Twenty-seven years ago, the first Two Men and a Truck franchise opened. You might be surprised to learn that the people behind the brand back then weren’t actually two men—it was really a couple of high school guys and two women.
In the early 1980’s, Mary Ellen Sheets’s two sons took their pickup and moved people in the Lansing area to earn extra money during high school. Their rudimentary logo was a stick figure drawing their mom made to put in a local community paper when the two boys were starting out.
When they left for college, Ms. Sheets didn’t let the business die. She invested $350 in a moving truck, hired two movers, and set up business in the evenings after working her full-time job as a data analyst. Years later, she gave up that day job and started working solely for Two Men and a Truck. After serving on a panel at a college, Ms. Sheets was given the idea to franchise her business. The first franchisee was her daughter, big sister to the original two men, who opened the first location in Atlanta, Georgia.
After graduating college, the two boys eventually came back into the business and it was solely owned and operated by family members. It wasn’t until 2012 that someone outside the family became President of the company. The current president, Randy Shacka, started off in the company as an intern and worked his way up, probably becoming like part of the family over time.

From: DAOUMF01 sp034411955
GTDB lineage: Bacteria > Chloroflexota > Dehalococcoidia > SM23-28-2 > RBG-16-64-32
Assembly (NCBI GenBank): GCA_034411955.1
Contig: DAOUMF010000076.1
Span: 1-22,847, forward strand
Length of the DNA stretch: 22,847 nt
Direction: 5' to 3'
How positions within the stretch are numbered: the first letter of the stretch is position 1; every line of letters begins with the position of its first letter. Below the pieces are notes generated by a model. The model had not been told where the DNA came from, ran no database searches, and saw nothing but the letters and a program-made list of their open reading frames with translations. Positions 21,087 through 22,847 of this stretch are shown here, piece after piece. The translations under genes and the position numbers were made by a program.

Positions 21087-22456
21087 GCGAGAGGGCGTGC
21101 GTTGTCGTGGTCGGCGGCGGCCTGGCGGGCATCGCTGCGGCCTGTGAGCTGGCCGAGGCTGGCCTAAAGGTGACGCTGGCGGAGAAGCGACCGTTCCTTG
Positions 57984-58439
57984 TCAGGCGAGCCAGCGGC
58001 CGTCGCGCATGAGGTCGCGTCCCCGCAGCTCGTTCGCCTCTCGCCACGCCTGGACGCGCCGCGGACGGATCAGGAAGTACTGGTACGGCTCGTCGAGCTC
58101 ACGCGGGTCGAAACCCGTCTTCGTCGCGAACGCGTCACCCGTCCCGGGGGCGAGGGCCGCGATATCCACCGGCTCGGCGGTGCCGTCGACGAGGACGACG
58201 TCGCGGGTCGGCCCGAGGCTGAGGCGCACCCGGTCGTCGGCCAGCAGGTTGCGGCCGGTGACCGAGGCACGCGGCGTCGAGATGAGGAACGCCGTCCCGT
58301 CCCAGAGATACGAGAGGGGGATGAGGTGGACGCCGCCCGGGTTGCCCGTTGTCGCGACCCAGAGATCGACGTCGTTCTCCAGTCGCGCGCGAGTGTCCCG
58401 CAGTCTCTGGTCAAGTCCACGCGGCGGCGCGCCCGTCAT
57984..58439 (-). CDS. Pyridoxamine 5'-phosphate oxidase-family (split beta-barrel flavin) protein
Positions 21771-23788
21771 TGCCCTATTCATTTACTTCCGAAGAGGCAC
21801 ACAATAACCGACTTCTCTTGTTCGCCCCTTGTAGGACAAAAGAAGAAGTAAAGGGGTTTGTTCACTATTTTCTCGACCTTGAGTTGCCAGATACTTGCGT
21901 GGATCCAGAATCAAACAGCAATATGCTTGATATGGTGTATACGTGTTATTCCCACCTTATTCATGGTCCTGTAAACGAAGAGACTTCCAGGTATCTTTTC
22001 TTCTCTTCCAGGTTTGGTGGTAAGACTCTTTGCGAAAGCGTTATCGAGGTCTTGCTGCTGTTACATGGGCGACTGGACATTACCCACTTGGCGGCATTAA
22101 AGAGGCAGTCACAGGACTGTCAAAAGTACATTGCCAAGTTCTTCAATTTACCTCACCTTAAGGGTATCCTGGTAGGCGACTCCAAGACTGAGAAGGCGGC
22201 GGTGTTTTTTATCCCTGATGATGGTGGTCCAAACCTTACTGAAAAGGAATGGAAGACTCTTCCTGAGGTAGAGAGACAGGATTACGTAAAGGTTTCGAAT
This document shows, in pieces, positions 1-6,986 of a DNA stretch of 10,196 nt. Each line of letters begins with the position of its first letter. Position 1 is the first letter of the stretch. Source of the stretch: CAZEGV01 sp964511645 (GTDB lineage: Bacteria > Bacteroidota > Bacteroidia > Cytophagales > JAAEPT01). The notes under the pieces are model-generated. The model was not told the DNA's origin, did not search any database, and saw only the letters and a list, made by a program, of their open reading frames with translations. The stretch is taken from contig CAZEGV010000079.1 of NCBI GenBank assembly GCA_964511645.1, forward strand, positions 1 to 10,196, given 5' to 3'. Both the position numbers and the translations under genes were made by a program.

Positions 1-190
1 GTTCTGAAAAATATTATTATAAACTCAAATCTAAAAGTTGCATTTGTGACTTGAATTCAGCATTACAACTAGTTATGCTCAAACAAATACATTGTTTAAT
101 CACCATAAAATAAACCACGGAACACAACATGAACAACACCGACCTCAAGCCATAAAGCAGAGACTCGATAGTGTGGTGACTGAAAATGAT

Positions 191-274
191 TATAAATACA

Without the drive of Mary Ellen Sheets, Two Men and a Truck wouldn’t be a business today. And without the first franchise in the family, Mary Ellen Sheets might never have entrusted her brand to another person.
A recent interview with Melanie Bergeron, the first franchisee in the Two Men and a Truck business, reveals just how honest the franchise is—and how they expect other franchisors to be too. Ms. Bergeron says that a franchisor should be willing to hand over a long list of current and past franchisees and their contact information to anyone who’s considering joining the franchise. Franchisors who won’t, she suggests, might have something to hide.
A second franchisee, Alicia Sorber Gallegos, also gave advice about the brand in another interview. Her dad was one of the original Two Men, but she wants potential franchisees to be realistic in their expectations. Starting up her own franchise location wasn’t a cakewalk, she explains in her interview. She didn’t anticipate the costs of worker’s compensation insurance or that the brand awareness in California was so low when she started in 2012. She’s now operating a successful franchise in the Two Men and a Truck franchise system.
Luckily, you don’t have to be one of the family to get into business with Two Men and a Truck.